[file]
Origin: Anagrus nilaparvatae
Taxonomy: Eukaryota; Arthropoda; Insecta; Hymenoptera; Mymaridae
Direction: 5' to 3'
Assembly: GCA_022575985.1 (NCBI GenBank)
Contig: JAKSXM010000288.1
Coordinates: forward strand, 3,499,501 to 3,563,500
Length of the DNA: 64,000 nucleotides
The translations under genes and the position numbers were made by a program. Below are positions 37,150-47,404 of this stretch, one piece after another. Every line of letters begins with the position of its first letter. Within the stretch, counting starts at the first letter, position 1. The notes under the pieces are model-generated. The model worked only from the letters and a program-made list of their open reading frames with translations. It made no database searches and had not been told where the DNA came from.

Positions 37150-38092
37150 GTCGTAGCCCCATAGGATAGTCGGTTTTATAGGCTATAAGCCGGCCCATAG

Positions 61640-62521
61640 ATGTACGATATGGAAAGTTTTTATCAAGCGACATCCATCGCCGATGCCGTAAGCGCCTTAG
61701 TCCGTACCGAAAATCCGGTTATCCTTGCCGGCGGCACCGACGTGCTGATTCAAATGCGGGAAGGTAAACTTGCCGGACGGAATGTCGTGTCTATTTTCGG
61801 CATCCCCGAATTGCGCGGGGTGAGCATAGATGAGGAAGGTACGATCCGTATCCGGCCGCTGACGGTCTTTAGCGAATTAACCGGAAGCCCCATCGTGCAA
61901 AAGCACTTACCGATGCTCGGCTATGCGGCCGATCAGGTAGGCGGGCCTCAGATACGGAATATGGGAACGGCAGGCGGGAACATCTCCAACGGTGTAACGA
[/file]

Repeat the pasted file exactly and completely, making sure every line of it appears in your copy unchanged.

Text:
Origin: Anagrus nilaparvatae
Taxonomy: Eukaryota; Arthropoda; Insecta; Hymenoptera; Mymaridae
Direction: 5' to 3'
Assembly: GCA_022575985.1 (NCBI GenBank)
Contig: JAKSXM010000288.1
Coordinates: forward strand, 3,499,501 to 3,563,500
Length of the DNA: 64,000 nucleotides
The translations under genes and the position numbers were made by a program. Below are positions 37,150-47,404 of this stretch, one piece after another. Every line of letters begins with the position of its first letter. Within the stretch, counting starts at the first letter, position 1. The notes under the pieces are model-generated. The model worked only from the letters and a program-made list of their open reading frames with translations. It made no database searches and had not been told where the DNA came from.

Positions 37150-38092
37150 GTCGTAGCCCCATAGGATAGTCGGTTTTATAGGCTATAAGCCGGCCCATAG

Positions 61640-62521
61640 ATGTACGATATGGAAAGTTTTTATCAAGCGACATCCATCGCCGATGCCGTAAGCGCCTTAG
61701 TCCGTACCGAAAATCCGGTTATCCTTGCCGGCGGCACCGACGTGCTGATTCAAATGCGGGAAGGTAAACTTGCCGGACGGAATGTCGTGTCTATTTTCGG
61801 CATCCCCGAATTGCGCGGGGTGAGCATAGATGAGGAAGGTACGATCCGTATCCGGCCGCTGACGGTCTTTAGCGAATTAACCGGAAGCCCCATCGTGCAA
61901 AAGCACTTACCGATGCTCGGCTATGCGGCCGATCAGGTAGGCGGGCCTCAGATACGGAATATGGGAACGGCAGGCGGGAACATCTCCAACGGTGTAACGA